By JUSTIN ROBERT PAUL
Special to The Appalachian
STEPHENVILLE – The SPCA has recently been selected to receive a grant from the town to install solar panels to help offset energy costs.
About four years ago, Stephenville signed onto the ‘Partners for Climate Protection,’ which is a federal incentive to reduce greenhouse emissions in communities and to find innovative green approaches for business practices.
“We really felt like we had to lead by example as a municipality, so we started with small baby steps I guess you could say,” explained Mayor Tom Rose.
The town had begun installing bike lanes around the town as a way to help reduce greenhouse gas emissions, and has just finished work on the Stephenville Dome for enhanced efficiency.
“Everything we do now, we try to say, ‘Okay, what’s the economic benefit? What’s the social benefit? What’s the green benefit?’,” said Rose.
The mayor said it’s very important to keep costs down for the SPCA.
“We felt the SPCA would be a perfect, sort of non-profit entity, that provided a great community service that we could help to lessen the electrical cost, and we decided to give them a grant to go with alternative energy and to go with solar energy.”
Ted White, President of the SPCA, expressed gratitude for the green technology to improve the facility.
“We were approached by an Employee of GNR recreation to see if we were interested having solar power at our new shelter. And anything anyone wants to give us I’m all for it,” said White.
After Town Manager Mike Campbell and GNR Recreation completed all the cost estimates, it was presented to Council to see what could be done. One estimate, which offered 50 per cent efficiency, was ultimately chosen by the town. The second option, offering 86 per cent efficiency, was almost double the cost.
“The council is hoping give out a grant, once per year, up to $25,000 out to non-for-profit organizations, social organizations, to help them so they can offset their operating costs,” said Campbell.
Those funds come from the Town’s revenues, and moving forward all will be subject to Council’s approval.
“Next year it will be up to whoever is on the Council at that time. Next election is September. Hopefully it’s a good idea. In the case of the SPCA, it’ll reduce their electrical cost and they can divert, or use most of their money on what they’re on their business which is taking care of animals,” said Campbell.
White is very grateful that the Town has chosen the SPCA receive the first grant.
“You generate all your heat and energy in the summer, and you take advantage of that in the winter. So, we’ll probably have zero bills, and heat and light at the shelters because we have electric heat, I mean that’s fantastic,” said White.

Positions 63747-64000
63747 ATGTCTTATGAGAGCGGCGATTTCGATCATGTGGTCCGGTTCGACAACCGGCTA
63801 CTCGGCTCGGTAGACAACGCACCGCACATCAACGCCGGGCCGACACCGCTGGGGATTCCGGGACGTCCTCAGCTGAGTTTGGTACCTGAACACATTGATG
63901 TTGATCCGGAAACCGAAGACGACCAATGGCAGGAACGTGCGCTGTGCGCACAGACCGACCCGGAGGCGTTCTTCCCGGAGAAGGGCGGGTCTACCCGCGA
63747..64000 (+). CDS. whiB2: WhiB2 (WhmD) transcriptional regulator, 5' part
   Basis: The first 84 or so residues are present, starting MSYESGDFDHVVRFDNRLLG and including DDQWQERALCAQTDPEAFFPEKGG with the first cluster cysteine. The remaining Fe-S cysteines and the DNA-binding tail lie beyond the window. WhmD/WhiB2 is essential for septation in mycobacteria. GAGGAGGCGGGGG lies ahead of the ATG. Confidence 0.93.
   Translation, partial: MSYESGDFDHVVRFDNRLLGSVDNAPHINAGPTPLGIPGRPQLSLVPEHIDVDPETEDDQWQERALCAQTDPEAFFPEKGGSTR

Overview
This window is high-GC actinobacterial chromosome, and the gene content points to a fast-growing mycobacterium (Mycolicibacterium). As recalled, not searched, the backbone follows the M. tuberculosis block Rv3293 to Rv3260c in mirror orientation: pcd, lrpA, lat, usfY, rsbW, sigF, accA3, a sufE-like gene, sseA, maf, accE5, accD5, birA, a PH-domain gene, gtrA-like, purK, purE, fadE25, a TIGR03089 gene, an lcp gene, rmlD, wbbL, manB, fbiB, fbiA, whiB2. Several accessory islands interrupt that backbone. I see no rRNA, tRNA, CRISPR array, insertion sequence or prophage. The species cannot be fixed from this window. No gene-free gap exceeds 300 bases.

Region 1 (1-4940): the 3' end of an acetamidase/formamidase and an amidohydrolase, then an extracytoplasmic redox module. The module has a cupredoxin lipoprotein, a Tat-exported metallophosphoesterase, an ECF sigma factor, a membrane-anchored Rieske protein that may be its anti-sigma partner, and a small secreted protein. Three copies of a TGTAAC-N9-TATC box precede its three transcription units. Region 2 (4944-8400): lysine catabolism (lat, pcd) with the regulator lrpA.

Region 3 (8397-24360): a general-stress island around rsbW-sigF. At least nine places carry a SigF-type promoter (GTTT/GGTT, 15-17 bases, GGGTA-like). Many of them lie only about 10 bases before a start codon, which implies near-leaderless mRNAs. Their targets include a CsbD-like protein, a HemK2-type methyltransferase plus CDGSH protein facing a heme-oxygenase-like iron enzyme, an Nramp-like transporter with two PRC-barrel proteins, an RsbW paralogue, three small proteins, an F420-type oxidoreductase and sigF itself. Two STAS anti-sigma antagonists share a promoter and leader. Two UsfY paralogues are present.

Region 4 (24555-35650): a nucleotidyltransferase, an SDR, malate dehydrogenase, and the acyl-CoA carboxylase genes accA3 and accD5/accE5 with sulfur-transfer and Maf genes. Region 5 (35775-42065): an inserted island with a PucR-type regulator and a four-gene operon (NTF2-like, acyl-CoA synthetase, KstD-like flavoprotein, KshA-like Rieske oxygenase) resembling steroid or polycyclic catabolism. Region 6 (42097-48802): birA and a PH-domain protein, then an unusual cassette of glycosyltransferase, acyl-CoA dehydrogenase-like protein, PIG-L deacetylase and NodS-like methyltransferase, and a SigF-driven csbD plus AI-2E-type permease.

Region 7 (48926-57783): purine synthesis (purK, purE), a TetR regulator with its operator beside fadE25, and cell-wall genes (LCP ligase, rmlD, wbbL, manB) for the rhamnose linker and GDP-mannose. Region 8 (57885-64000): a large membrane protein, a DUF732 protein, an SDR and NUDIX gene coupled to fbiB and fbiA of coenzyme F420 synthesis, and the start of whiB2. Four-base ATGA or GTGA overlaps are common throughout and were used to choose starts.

He also expressed gratitude for strong community support.
“The town has been very supportive,” said White. “People hired on by the community is the most important part of this, because people show up at the door with a hammer want to work and help. It’s amazing. And this on top of it – free heat. It can’t be beat.”
These solar panels will have no batteries and any extra energy they generate can go back into the grid. The SPCA is currently waiting for a metre to be installed in the building to move forward with installation, and hopefully have the panels up and running early this month. There is also little to no maintenance required on solar panels.
Solar panels are not only practical, but one of the cleanest sources of renewable energy available. More and more countries, including Canada, are moving towards renewable energy sources and solar power is one of the most popular means to do just that.
Stephenville plans to push forward with its green initiative to help local businesses and non-profit organizations.
“We want to work with all of our groups. We have an application now with the federal government to look at our YMCA to do some alternative green enhancements,” said Rose
It is intended to continue implementing more and more green elements.
“Everything we do now has got to have a green component. I think that’s the future for our town, and the future for the province, and the country, and the world. That’s the direction we need to be heading into,” stated Rose.